Shanghai’s Featured hotels
Five-star palaces, designer boutique pads, corporate and budget chains – Shanghai boasts one of the most impressive hotel portfolios in Asia. And you can rest assured that any brands that are not yet represented will be arriving shortly in this booming metropolis.
Intense competition is pushing Shanghai hotels to continuously finesse their game. Consequently, contemporary luxuries like in-room Broadband, Wi-Fi, flat-screen TVs, laptop-size safes and rainforest showerheads are pretty much standard amenities in Shanghai’s four- and five-star hotels. Premium properties go to even greater extremes to distinguish themselves: Vertiginous lobbies, rooftop bars with Jacuzzis, bathtubs in living rooms, evening ‘unwind’ rituals, tai chi courtyards, feng shui architecture and decadent day spas are just a few examples.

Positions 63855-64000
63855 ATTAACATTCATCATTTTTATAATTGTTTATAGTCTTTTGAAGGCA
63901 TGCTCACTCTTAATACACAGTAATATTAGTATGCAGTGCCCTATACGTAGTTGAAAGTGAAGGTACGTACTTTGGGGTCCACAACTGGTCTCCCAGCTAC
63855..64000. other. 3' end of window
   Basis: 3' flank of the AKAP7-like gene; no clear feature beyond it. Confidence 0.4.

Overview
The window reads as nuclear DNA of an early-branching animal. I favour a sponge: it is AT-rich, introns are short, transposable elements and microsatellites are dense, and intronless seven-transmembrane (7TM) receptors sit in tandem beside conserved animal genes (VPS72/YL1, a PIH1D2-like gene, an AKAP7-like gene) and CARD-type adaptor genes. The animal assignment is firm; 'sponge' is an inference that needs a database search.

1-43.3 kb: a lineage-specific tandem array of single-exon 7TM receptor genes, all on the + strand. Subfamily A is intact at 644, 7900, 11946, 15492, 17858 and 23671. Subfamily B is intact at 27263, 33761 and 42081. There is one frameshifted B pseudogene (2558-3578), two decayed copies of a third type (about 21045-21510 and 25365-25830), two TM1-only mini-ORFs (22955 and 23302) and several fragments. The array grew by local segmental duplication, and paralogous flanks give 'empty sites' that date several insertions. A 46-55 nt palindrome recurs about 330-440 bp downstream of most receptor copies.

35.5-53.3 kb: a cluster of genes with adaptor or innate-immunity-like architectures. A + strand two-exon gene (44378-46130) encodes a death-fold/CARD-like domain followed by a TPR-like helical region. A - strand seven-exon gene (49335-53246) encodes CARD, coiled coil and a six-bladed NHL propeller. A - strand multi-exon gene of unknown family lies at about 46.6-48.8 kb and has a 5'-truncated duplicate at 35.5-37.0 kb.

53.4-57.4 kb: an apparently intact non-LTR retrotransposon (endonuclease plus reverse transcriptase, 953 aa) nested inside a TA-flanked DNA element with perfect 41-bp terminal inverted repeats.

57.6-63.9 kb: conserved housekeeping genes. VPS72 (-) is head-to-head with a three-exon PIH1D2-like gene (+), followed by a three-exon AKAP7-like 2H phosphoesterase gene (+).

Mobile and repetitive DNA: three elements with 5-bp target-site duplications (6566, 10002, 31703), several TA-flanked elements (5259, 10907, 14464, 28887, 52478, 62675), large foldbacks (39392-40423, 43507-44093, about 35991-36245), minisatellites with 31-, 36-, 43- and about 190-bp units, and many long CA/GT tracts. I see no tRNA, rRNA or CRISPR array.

Quintet is an intimate b&b with just six rooms in a 1930s townhouse. Some rooms are small but each is decorated with stylish art deco furniture, silk furnishings and deep bathtubs. Sometimes the friendly staff members organise a BBQ on the roof terrace (00 86 21 6249 9088; quintet-shanghai.com; 808 Changle Road; from £75).
The 1930s red-brick building of Old House Inn has been lovingly restored to create an exclusive yet affordable place to stay. All 12 rooms are decorated with care and attention and have wooden floorboards, traditional Chinese furniture, stylish artwork and antiques (00 86 21 6248 6118; oldhouse.cn; Lane 351, No 16 Huashan Rd; from £85).
Hidden down an alleyway, Number 9 has no sign and is hard to find. But once inside the large wooden gate you'll see a gorgeous art deco mansion with a pretty garden. Family-owned, the house is decorated with a mix of antiques and Chinese objets d’art (00 86 21 6471 9950; 355 West Jianguo Road; from £100).